on Writing Forward:
Around here, we’re usually so focused on fiction, poetry, and journaling that we often forget about another form of creative writing: the essay.
The first essay that captured my attention and got me interested in essay writing was Jonathan Swift’s “A Modest Proposal,” which was also my first introduction to satire:
Written and published anonymously in 1729, the essay suggested that impoverished Irish might ease their economic troubles by selling their children as food for rich gentlemen and ladies. This satirical hyperbole mocked heartless attitudes towards the poor, as well as Irish policy in general. (Source)
“A Modest Proposal” is a harsh piece of writing, but it’s both creative and socially conscious. Essays can also be academic, personal, or analytic. In terms of subject matter, essays can run the gamut. And while essays are often associated with academia because they are often assigned by schoolteachers and professors, plenty of writers have eked out careers publishing essays on a wide range of topics.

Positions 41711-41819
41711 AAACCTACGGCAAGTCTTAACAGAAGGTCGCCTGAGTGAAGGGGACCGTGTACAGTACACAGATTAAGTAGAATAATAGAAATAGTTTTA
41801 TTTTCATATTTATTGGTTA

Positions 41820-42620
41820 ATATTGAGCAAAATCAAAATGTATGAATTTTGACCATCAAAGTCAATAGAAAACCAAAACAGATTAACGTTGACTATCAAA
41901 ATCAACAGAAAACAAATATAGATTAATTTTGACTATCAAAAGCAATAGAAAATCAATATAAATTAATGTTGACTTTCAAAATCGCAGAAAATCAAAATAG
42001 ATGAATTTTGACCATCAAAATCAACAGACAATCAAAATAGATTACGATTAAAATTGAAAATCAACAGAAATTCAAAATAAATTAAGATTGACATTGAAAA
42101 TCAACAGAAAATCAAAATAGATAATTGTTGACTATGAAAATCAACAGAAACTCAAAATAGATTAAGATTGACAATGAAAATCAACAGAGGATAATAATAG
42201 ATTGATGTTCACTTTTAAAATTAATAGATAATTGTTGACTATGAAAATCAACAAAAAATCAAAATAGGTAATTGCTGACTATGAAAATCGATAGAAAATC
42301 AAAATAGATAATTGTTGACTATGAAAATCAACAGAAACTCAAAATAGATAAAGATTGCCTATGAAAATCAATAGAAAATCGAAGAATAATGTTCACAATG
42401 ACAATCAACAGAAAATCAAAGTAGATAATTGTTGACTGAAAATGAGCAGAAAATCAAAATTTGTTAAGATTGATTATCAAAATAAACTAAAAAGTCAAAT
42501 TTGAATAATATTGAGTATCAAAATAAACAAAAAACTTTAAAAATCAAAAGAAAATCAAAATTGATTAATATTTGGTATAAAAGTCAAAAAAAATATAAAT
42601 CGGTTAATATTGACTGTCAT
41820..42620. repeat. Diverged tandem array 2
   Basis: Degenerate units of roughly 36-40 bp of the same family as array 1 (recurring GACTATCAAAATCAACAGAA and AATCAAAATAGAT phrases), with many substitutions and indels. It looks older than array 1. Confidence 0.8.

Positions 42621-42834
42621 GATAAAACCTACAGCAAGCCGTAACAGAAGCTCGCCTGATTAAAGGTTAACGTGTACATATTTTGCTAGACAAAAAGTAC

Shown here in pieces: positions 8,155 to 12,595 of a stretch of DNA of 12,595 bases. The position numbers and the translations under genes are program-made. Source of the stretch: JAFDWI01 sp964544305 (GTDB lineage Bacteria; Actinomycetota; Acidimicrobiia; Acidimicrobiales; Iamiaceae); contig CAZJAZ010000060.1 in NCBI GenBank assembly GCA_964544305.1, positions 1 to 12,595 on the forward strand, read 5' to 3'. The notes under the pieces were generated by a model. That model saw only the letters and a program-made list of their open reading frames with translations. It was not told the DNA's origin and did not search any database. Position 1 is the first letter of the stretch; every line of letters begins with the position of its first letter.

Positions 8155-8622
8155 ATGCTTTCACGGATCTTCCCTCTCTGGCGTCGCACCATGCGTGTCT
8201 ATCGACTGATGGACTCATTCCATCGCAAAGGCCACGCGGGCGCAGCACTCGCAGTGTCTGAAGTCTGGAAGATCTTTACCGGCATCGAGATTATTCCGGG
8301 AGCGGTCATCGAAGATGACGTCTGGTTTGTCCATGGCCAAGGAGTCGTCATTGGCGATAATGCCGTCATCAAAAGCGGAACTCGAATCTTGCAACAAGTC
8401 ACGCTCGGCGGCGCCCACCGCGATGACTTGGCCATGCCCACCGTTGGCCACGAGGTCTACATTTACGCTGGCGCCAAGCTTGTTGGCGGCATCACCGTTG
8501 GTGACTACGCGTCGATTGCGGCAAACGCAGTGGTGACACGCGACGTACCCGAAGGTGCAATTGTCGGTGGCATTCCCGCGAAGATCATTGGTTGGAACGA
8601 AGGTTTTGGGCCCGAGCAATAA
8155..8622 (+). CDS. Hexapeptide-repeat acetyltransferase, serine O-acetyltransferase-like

Today, we’ll focus on developing essay writing ideas, but first let’s look at a few types of essays.